Coast Guard Chief Warrant Officer 4W-4 Chief Warrant Officer, U.S. Coast Guard
History of the Coast Guard Chief Warrant Officer 4 Rank
A Warrant Officer is designated an officer by a written authorisation known as a warrant. Initially, this was a deed of trust, rather than a formal commission to command. The warrant officer class is a military class originally derived from highly-skilled civilians who served within a military organisation. The use of warrant officers in the United States Navy can be traced back to the appointment of a purser on board a US naval vessel in 1775. In 1920, naval ranks were introduced to the US Coast Guard, which had been formed in 1915 from an amalgamation of the US Lifesaving Service and the old US Revenue Cutter Service.
Use of the entry-level warrant officer rank (WO-1) was discontinued in 1975, owing to a pay disparity between enlisted and commissioned officer ranks which might see a warrant officer earn less than senior, experienced Chief Petty Officers. As a result of this, all warrant officers in the US Coast Guard serve as Chief Warrant Officers. In 1994, a rank of Chief Warrant Officer 5 (CWO-5) was introduced as the highest rank in the class, but this rank is not currently in use.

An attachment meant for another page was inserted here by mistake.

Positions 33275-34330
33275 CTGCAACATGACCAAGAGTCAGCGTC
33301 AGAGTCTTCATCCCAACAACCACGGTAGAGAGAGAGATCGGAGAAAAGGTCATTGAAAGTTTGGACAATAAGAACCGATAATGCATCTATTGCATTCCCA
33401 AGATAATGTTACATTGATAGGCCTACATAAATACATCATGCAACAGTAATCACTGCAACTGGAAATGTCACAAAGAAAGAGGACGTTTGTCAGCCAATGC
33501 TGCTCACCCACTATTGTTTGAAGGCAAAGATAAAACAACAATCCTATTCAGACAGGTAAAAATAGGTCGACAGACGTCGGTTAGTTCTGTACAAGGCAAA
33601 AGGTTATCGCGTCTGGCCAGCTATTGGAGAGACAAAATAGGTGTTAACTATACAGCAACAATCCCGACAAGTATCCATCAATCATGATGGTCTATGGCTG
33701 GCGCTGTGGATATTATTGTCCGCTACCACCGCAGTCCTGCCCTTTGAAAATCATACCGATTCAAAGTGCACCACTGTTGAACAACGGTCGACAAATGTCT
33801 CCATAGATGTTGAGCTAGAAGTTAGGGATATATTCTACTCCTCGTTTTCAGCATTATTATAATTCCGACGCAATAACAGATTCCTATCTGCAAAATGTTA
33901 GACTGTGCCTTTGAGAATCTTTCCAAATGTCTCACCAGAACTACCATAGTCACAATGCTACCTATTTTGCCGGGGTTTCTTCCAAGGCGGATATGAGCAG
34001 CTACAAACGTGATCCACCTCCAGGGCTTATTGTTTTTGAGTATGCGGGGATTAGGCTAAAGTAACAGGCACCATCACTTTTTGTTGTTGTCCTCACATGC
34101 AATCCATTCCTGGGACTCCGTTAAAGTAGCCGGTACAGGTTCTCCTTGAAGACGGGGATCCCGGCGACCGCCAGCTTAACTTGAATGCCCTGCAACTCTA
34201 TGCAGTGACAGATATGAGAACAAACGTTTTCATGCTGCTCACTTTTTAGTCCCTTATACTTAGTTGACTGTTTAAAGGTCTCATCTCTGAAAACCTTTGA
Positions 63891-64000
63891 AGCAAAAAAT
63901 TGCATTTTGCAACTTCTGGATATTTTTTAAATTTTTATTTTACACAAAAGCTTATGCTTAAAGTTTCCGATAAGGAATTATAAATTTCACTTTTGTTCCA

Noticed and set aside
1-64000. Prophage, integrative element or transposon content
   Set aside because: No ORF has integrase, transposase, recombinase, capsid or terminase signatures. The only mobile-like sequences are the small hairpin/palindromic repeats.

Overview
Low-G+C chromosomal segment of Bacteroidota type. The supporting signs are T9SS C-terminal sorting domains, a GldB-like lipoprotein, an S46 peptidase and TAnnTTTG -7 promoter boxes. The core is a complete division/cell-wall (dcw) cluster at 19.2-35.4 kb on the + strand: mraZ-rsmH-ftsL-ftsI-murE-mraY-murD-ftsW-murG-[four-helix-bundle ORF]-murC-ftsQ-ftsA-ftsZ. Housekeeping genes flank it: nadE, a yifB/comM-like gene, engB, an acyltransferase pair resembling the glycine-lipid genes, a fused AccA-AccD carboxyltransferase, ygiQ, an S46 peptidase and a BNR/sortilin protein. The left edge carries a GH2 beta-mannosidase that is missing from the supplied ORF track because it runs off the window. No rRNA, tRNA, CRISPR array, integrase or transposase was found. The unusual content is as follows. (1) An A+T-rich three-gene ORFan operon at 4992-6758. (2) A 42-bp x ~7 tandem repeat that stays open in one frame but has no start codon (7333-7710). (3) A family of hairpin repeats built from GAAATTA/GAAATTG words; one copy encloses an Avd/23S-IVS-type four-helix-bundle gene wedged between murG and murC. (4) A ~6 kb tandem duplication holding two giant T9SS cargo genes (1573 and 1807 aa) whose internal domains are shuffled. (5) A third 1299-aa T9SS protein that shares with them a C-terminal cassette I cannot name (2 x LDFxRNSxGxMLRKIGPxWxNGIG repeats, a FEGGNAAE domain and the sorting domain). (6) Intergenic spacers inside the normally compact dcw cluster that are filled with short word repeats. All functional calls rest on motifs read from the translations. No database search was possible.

Want to learn more? Read about the Coast Guard's Chief Warrant Officer 4 rank on Military-Ranks.org.
History of the Coast Guard
The Coast Guard has changed names several times over its 200+ year history, but it is largely the same organization as it was in 1790 as the Revenue Marine. Uniforms, culture, and professions are very similar to the Navy, but the mission is different. While the Navy ensures freedom of navigation internationally, the Coast Guard does so for our nation's coasts through vessel inspections, law enforcement, drug and migrant interdiction, maintenance of navigation aids, environmental protection and research, ice operations, and search-and-rescue. Sailors of the Navy and Coast Guard have a high respect for each other, knowing that one can do what the other cannot.